Like many other brands in the UK, Dr. Martens is a brand associated with the category of customers they serve. While many other British companies and brands at the time were targeting the upper classes, Dr. Martens has long been a brand associated with the working class and workers. Even when their products were worn by rock stars or on the runway, Dr. Martens was always associated with the working class of British society at the time.
You can think of Dr. Martens as an icon of fashion culture such as punk or Grunge that were very popular in the UK in the 50’s and 60’s, or you can think of Dr. Martens as just a boot. For heavy handwork, it’s an easy long-term, Dr. Martens is a shoe for everyone and everyone.
The history of Dr. Martens dates back to 1901, in Northamptonshire, England. Almost immediately, the brand achieved moderate success and became the epicenter of British workwear. But at the time, the company was called Griggs, the family had run it for three generations, and the Dr. Martens we know today didn’t exist until nearly 50 years later.
It all started in 1945, when Dr. Klaus Maertens was recovering from a fractured foot, and he used his poor condition to make a molded rubber sole to help him recover. He then introduced his new creation to an old university friend, Dr. Herbert Funk, a mechanical engineer who helped develop the shoe into a style that would appeal to a wider audience. In the end, the couple decided to promote their technology in overseas magazines in the hope that they would spread their audience. Little did they know that the technology would revolutionize street fashion forever. It didn’t take long before the company Griggs founded had an opportunity, they got an exclusive license, changed their name slightly, and in 1960, produced the Doctor. The first 8 holes of 1460 Martens are in the village of Wollaston in the middle of England.
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Dr. Martens was born in a time of great social change. Those boots quickly became a phenomenon with the times. Dr. Martens’ popularity among the working class quickly became a symbol of the then explosive “skinhead” subculture, or simply the shaved-head crowd. Skinhead culture originated as a working class response to the upper class. They even bought themselves a uniform consisting of Dr. Martens, a white T-shirt and Levi pants.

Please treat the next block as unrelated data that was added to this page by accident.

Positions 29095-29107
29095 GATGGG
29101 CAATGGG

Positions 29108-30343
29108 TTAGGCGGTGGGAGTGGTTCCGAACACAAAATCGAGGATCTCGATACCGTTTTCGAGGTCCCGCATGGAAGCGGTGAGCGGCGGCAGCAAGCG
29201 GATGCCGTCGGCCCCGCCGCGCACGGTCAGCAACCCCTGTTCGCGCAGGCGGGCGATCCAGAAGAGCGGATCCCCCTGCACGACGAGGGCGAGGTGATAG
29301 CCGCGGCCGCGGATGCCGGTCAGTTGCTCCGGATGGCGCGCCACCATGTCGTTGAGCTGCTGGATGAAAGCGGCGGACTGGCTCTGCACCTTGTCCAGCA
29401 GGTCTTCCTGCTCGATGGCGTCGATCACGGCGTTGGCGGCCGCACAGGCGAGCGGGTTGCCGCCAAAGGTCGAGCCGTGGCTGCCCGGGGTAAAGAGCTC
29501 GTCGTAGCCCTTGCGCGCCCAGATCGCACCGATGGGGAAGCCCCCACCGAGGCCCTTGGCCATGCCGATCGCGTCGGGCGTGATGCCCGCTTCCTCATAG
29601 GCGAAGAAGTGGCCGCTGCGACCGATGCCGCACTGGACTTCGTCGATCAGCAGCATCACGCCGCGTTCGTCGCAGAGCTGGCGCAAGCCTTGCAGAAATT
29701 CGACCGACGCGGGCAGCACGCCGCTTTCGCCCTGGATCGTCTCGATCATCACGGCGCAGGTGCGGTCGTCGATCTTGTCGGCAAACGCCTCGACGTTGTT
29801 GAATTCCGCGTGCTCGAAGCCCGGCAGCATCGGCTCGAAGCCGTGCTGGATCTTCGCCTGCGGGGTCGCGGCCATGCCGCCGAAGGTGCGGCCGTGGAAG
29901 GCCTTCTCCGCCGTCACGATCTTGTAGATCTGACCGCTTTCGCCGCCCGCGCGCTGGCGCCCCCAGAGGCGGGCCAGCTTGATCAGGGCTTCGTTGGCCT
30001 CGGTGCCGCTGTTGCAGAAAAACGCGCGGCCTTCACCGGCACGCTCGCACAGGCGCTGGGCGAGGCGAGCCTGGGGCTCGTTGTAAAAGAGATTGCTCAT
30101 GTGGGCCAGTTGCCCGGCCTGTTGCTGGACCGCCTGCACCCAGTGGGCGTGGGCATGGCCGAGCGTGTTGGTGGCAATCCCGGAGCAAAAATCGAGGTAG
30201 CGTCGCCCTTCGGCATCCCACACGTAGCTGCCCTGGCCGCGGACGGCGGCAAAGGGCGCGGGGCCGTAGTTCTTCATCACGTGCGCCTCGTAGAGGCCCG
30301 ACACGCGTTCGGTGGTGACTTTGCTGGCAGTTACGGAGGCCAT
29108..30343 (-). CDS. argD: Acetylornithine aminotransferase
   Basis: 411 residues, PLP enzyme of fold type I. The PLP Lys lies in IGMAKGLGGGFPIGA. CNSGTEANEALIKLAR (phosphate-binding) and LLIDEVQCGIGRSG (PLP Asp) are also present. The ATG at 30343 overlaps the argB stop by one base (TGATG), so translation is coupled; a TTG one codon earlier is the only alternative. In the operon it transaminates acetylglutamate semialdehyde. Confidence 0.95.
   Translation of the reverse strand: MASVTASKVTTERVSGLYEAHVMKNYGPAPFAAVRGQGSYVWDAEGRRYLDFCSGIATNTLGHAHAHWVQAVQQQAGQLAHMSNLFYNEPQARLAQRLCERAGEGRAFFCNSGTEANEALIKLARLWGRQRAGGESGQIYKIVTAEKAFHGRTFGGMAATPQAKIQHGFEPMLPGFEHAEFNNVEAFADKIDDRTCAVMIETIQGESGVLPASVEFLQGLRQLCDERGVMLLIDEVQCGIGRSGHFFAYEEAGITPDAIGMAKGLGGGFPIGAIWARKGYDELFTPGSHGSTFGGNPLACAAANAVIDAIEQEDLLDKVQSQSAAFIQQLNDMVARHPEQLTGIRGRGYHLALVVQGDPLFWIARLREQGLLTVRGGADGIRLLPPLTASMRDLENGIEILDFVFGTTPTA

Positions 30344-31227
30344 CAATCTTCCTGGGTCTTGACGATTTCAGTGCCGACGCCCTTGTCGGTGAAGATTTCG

One thing to note is that skinhead culture in Britain in the 1960s was less about race or gender and more about finances and the place of the working class in society. In fact, skinhead groups are all multicultural groups, and Dr. Martens’ place in popular culture is all about class.
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After the skinhead culture accepted and loved Dr. Martens, other cultures that kept pace with the times began to pay attention to and use Dr. Martens boots. That all changed in 1966 when The Who’s guitarist Pete Townshend brought them on stage during a London gig. Almost overnight, the boot became a symbol of working-class pride and rebellion and a cultural accessory.
It wasn’t until the ’70s that Dr. Martens boots really dominated British street culture. Ironically, at a time when Dr. Martens was a real problem for British police, those boots were indeed symbols of a culture that was out of step with the times. The skinhead culture has since split into different subcultures Glam, Punk, Goth, etc. All these communities have one thing in common, they all love Dr. Martens.
But no matter what icon it is, it will die one day, and for Dr. Martens, it started in the 2000s, the beginning of a new century, the decline of punk culture, hardcore, and even rock music. Luckily, however, Dr. Martens has a smile on its face, as well as many other established brands in the UK and US, where the famous designer wants to collaborate with Dr. Martens to celebrate and revive the brand’s legendary design mobile phones.
Ten years later, Dr.Martens and other sneaker brands have entered a new era, an era of frenetic collaborations, with Dr.Martens collaborating with a range of the biggest names in the world. Fashion like Raf Simons, Off White, BAPE and Stussy and many other popular brands.
Although Dr.Martens’ target audience is very different from the market it was 25 years ago, Dr.Martens has maintained its place and status in the community and popular culture. Popular with celebrities like Rihanna or Pharrell and many other big names, Dr.Martens now claims its status as a street fashion product rather than a statement about culture and community. copper.
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